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Alcohol Use and Abuse: An Introduction

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Alcohol Abuse: How do you assess a problem?

Alcoholism Gene Factors Show Up in Very Young

Negative Effects of Alcohol Abuse on Women

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Negative Effects of Alcohol Abuse on Adolescents and the Elderly 

Effects of Alcohol Abuse on Adolescents: 

effects of alcohol abuseThe effects of alcohol abuse on adolescents is very different from the way problem drinking effects adult alcoholics.  As you may expect, adolescents have a relatively short history of problem drinking.  Because of their comparatively short history of heavy drinking, one of the major differences related to the effects of alcohol abuse on adolescents is that it is very rare to have physiological dependence on alcohol or alcohol-related medical complications.  The abuse of alcohol and drugs however contributes in important ways to morbidity and mortality in adolescents, with the leading causes being motor vehicle accidents, homicide, and suicide. The negative effects of alcohol abuse on adolescents also need to be considered within the context of the values and behaviors of the adolescentís peer group when talking to or providing treatment.  These values also need to be considered when conducting an evaluation of an adolescentís drinking behavior.  Also, evaluation of problematic drinking behavior by an adolescent also needs to take into account other prominent developmental issues that characterize adolescence, including the conflict that seems to be inherent when an adolescent becomes more independent from their family.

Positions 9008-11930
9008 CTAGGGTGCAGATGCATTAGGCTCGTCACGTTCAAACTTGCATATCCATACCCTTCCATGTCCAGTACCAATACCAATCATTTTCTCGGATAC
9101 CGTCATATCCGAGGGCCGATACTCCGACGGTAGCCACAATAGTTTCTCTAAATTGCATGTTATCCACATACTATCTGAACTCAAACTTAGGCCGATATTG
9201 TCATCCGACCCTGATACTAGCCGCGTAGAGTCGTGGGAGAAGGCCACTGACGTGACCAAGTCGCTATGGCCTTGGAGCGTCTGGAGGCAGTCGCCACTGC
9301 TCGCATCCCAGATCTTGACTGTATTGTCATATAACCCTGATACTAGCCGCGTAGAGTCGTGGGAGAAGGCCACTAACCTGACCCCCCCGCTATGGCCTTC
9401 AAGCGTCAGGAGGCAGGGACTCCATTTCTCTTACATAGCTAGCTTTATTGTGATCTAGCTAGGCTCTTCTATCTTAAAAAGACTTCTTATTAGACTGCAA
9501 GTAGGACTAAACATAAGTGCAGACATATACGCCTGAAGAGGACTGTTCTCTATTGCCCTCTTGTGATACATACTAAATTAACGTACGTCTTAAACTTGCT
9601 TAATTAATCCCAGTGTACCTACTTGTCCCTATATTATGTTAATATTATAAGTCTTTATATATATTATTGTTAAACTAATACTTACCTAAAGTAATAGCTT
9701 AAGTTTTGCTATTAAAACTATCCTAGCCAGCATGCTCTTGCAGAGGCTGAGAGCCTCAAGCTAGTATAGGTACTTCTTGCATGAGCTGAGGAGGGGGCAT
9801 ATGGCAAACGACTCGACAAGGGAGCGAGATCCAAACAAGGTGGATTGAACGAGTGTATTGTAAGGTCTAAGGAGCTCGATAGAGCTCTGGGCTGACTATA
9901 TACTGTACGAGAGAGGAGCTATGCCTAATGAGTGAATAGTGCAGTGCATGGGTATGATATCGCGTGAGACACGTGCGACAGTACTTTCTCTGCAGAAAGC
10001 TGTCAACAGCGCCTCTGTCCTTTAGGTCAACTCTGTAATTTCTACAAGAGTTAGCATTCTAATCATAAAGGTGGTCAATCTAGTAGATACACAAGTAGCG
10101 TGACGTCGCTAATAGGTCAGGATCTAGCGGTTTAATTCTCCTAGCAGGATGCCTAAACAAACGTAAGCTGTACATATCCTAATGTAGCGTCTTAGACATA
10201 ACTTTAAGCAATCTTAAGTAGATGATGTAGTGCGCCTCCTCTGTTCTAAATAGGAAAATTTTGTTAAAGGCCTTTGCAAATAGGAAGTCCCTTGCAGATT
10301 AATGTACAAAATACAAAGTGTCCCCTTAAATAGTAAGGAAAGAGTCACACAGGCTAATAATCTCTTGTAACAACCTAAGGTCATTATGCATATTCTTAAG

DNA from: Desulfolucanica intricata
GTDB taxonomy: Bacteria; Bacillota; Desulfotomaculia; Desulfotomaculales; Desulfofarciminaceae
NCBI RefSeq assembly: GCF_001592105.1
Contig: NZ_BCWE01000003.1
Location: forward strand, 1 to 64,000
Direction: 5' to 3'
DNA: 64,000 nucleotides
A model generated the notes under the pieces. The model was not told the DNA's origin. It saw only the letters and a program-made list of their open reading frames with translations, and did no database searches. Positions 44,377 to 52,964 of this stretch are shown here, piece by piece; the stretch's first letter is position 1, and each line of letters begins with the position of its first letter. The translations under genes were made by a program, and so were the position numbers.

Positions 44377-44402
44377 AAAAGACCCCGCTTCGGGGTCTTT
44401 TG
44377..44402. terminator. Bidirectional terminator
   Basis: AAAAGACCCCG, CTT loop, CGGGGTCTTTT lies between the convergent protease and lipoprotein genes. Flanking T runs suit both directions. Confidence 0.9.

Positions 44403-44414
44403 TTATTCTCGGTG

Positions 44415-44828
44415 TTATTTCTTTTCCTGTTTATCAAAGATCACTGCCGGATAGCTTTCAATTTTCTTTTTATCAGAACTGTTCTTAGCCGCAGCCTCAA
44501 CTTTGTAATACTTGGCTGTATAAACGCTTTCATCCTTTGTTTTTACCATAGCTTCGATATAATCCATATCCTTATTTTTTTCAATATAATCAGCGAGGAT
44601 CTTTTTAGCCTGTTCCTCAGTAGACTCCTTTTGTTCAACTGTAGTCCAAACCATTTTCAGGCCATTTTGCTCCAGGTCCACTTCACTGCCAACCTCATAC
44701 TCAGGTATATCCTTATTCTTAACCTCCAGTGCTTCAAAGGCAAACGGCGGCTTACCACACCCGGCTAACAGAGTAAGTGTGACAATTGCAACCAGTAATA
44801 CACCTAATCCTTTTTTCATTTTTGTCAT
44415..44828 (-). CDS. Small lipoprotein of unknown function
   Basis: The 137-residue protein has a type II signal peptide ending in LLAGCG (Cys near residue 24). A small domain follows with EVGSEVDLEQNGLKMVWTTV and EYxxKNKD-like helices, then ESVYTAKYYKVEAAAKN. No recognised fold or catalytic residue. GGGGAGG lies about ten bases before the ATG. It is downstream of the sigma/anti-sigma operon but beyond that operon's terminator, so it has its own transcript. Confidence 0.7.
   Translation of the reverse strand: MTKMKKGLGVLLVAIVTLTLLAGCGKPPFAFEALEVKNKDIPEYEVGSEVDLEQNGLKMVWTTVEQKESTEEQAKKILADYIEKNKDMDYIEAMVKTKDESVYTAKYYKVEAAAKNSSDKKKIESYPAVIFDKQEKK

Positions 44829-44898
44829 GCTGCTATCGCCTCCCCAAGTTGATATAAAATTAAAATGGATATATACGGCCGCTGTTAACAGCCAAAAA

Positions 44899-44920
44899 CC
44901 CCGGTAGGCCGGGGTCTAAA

There have been a number of instruments developed to assess the effects of alcohol abuse on adolescents as well as some of the additional problems associated with their substance use and abuse.  It is usually believed that when dealing with adolescents, given their economic and emotional dependence, whenever it is possible, it is important to have a thorough evaluation of the family in order to understand the adolescentís use of drugs as well as to understand the negative effects of alcohol abuse on them and their families. 


Effects of alcohol abuse on the elderly: 

Although problem drinking is less pervasive among the elderly, the effects of alcohol abuse in this age group are known to increase morbidity significantly. Alcoholic elderly have significantly poorer psychosocial functioning and suffer from more chronic medical problems than elderly nonalcoholics.  Also, the increased use of prescription medications also increases the potential for adverse pharmacokinetic interactions with alcohol. Also, the decrease in cognitive abilities associated with heavy alcohol use can also increase medication errors and noncompliance with treatment regimens for chronic medical conditions. 

The effects of alcohol abuse on the elderly and their manifestations are often more subtle and nonspecific than what may be observed among younger individuals.  Because self-reported problematic drinking behaviors may be unreliable in the elderly, other sources of information from family and neighbors should be used to identify problematic drinking.  Some of the following areas should be considered systematically when considering problematic drinking and the effects of alcohol abuse on the elderly: untreated medical illnesses, prescription drug abuse, psychiatric comorbidity, cognitive impairment, functional assessment, as well as the need for social services.

Similar to the approach used in assessing the effects of alcohol abuse among younger adults, alcoholism among the elderly has been classified according to the age of onset.  Some studies have found that about two thirds of elderly alcoholics began heavy drinking prior to the age of 60, with the remaining one third beginning drinking heavily after the age of 60.  Late onset alcoholism frequently appears more often among women and people of higher socioeconomic status and is usually not associated with a family history of alcoholism.  As might be expected, older alcoholics with early-onset alcoholism also have more alcohol-related medical and psychosocial problems and are more likely to require alcoholism treatment for the negative effects of their alcohol abuse.

From DSM-IV-TR Mental Disorders: Diagnosis, Etiology and Treatment by Michael B. First and Allan Tasman

Additional Information and webpage by Paul Susic  Ph.D. Licensed Psychologist  (Health and Geriatric Psychologist)

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